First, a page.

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Differences Between Singaporean and Australian English Essay

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Updated: Sep 12th, 2021


This paper argues each nation is enriched with lexical, phonological, and morphosyntactic differences and that the syllable has a full internal structure that may contrast from language to language, which highlights God’s wisdom when He confused the language of the people and dispersed them over the face of all the earth (ESV, 2001).

Differences between Singaporean and Australian English

In general, the most common difference between Singapore English from various existing English is that there is generally no difference between long and short vowels. The following sets of words are words that are pronounced in the same way as one or more other words but are different in meaning and sometimes in spelling, commonly regarded by Singaporeans as homophones.

  • marry merry Mary [ε]
  • pull pool [u]
  • cot caught [c]
  • come calm [ǎ]
  • sit seat [i]

There is variation within Singapore English (Sgt), both geographically and ethnically. Their pronunciation is established on a basis of British English and is profoundly influenced by Chinese and Malay.

The English language is mainly used in education and administration, effectively the primary working language. Singapore’s unique bilingual policy, defined “not as proficiency in any two languages but as proficiency in English and in one other official language” (Tay, 1984:5) has resulted in Singaporeans being “English-knowing bilinguals”. Singaporeans arise from a nation of multi-ethnolinguistics which greatly affects the variety of English spoken in Singapore. Variation exists within Singaporean English, and we can make a distinction between Standard Singapore English (SSE) and Colloquial Singapore English (CSE) (Gupta, 1994). SSE is acknowledged as exceptionally analogous to most Standard Englishes, while CSE is significantly different along the various dimensions of pronunciation, syntax, lexicon, etc. Furthermore, it is really common nowadays to find many educated Singaporeans who certainly have SSE within their range of resources, as far as morphology, lexicon, and syntax is a concern, but have CSE as their pronunciation system, undergraduates practice and have a repercussion for the teaching of English phonetics. Two areas, in particular, fill my students with dread.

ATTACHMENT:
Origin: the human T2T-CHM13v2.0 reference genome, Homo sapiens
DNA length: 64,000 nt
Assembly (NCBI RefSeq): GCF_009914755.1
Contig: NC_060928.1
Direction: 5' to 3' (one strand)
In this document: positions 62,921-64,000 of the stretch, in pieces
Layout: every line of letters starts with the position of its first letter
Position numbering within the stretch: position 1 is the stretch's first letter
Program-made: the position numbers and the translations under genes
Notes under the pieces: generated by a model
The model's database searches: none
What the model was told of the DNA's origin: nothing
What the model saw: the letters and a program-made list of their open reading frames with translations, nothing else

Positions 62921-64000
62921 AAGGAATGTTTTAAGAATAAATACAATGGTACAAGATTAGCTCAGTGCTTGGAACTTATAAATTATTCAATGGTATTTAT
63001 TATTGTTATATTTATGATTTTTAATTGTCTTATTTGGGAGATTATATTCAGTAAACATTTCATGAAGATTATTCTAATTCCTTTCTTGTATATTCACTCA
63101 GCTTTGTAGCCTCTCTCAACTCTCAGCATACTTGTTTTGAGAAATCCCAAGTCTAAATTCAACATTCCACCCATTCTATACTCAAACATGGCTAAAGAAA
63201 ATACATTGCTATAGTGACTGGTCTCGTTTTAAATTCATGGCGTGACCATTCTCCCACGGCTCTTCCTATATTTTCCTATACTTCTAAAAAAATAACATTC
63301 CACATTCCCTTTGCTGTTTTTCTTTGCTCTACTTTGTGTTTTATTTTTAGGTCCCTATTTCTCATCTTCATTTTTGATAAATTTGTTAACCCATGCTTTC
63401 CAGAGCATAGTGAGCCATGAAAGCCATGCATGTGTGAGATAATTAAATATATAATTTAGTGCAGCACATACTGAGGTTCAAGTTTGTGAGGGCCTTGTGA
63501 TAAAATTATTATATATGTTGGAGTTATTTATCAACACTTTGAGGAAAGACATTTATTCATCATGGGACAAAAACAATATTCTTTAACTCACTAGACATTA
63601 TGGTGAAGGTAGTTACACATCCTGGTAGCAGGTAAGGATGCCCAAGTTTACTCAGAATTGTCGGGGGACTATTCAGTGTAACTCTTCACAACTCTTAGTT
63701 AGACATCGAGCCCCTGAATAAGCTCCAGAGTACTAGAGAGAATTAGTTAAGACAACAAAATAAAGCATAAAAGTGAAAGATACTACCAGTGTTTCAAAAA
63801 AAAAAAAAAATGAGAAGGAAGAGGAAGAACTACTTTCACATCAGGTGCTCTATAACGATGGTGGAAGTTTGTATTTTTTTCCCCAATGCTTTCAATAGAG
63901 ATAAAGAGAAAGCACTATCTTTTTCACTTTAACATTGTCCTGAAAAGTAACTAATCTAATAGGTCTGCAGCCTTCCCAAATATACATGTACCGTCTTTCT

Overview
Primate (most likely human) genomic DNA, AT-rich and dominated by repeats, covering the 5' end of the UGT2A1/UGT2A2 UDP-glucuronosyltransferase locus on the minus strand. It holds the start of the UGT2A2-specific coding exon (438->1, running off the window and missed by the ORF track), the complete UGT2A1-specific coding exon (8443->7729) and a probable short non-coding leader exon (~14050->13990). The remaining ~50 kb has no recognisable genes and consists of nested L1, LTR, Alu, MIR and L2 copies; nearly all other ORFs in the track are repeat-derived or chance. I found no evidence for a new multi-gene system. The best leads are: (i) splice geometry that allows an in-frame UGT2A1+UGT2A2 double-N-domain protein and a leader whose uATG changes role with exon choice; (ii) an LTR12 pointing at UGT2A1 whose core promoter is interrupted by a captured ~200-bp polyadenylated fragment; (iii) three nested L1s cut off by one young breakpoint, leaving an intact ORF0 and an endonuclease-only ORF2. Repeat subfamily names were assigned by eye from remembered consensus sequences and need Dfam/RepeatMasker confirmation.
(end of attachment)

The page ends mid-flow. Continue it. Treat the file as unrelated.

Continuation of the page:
Most Singaporean English speakers pronounce words with the sudden release of breath, known as plosives instead of dental fricatives, they simplify consonant clusters in final position in a logical manner and do not distinguish voiced from voiceless fricatives in the final position. They do not distinguish long and short vowels, e.g. pat and pet are expected to be homophones.


Pitch range. Through Low’s (2000a) experimentation, it is proved that Singapore English speakers use a considerably wider pitch range… (Brown 2003: Ch 28).

Rhythm. Recent (eg Low, Grabe, and Nolan 2000; Deterding 2001) used the Pairwise Variability Index (PVI), which compares the lengths of successive syllables. Sgt PVI results are notably different from other English speakers.

Pitch and Intonation. Deterding (1994) lists three peculiarly SgE uses of tones –

  • The fall may be used at the end of a phrase after which the speaker continues talking.
  • A rise-fall tone occurs on the final syllable of a tone unit to indicate an extra degree of stress
  • Sgt tends to use a low tone for single-syllable “function” words like prepositions and conjunctions.